A Short History of Indonesia
A Short History of Indonesia The first draft of this book was written in the second half of 2000, while I was on study leave from Flinders University. For part of this time, I was a Visiting Fellow at the International Institute for Asian Studies in Leiden, the Netherlands. I gratefully acknowledge the warm collegial support I received during my stay there, from the Director Professor W. A. L. Stokhof and all his colleagues.
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What’s in a name?
One of the problems of thinking and writing about Indonesia at the beginning of the twenty-first century is working out just what ‘Indonesia’ refers to. Since its coinage, in the mid-nineteenth century, the word has acquired various geographical, political and social meanings, of which the original geographical meaning is perhaps the least controversial.
A British geographer, James Richardson Logan, coined the name to refer to the vast archipelago, with many thousands of islands, off the southeast tip of mainland Asia. A combination of ‘India’ and nêsos (Greek for ‘islands’), Indonesia meant ‘Indian islands’.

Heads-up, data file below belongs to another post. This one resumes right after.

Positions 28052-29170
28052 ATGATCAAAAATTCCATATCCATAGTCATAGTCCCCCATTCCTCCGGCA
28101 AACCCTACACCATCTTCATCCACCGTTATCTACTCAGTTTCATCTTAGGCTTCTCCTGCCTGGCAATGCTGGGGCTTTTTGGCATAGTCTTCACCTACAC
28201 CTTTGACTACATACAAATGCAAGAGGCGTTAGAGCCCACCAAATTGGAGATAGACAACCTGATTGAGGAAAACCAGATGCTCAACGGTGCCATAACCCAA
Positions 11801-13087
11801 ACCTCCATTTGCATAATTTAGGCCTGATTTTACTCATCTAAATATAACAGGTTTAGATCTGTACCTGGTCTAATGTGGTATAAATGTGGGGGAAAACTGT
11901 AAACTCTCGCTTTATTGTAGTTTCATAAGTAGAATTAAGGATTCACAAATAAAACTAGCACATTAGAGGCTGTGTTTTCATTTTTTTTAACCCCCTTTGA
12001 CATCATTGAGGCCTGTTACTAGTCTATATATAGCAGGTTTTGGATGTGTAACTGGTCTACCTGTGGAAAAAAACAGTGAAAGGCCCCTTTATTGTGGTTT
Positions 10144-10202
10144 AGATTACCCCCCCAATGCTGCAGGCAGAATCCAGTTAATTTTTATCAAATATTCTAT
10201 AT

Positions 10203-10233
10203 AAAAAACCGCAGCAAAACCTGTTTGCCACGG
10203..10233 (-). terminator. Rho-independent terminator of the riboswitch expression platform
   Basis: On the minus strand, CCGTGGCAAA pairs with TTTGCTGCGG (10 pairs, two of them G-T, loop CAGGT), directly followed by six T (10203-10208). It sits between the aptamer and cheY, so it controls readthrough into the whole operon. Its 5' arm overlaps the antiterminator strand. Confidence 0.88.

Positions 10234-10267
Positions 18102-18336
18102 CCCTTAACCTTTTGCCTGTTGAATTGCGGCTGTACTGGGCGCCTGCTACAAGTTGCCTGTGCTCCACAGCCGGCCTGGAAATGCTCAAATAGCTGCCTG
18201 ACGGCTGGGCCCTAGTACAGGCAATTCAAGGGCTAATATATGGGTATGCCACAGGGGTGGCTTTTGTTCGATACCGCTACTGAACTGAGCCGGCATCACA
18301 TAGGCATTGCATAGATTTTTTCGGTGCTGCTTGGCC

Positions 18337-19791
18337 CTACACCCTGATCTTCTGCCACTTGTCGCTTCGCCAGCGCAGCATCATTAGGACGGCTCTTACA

In part, the name reflected the fact that for many European writers of the day the Indonesian archipelago was seen as an extension of the Indian subcontinent, especially in cultural terms. The British also used the term ‘Further India’ to describe the region; the Dutch called their colonial possessions in the islands Nederlands Indie, meaning ‘Dutch India’ or ‘Dutch Indies’.
More generally, as the name India had not yet taken on the geographically precise meaning it has today, in some senses, India meant simply what modern Europeans now refer to as Southeast Asia. By the early part of the twentieth century, the term ‘Indonesia’ was taking on political and social connotations, both for the nationalist movement seeking to free the archipelago of its Dutch colonial rulers and for the Dutch themselves.
By the late 1920s, the nationalist movement was using the name to describe both the political entity it was hoping to bring into existence in place of the Dutch colonial state, and the social community, the nation, which was to inhabit that state.
The nationalists were using the word in the names of their political parties; calling themselves Indonesians; referring to their language—a modernized form of Malay—as Indonesian. The Dutch authorities, seeking to deny both these meanings, refused to use the word in any official way, and did their best to deny that it had any meaning.
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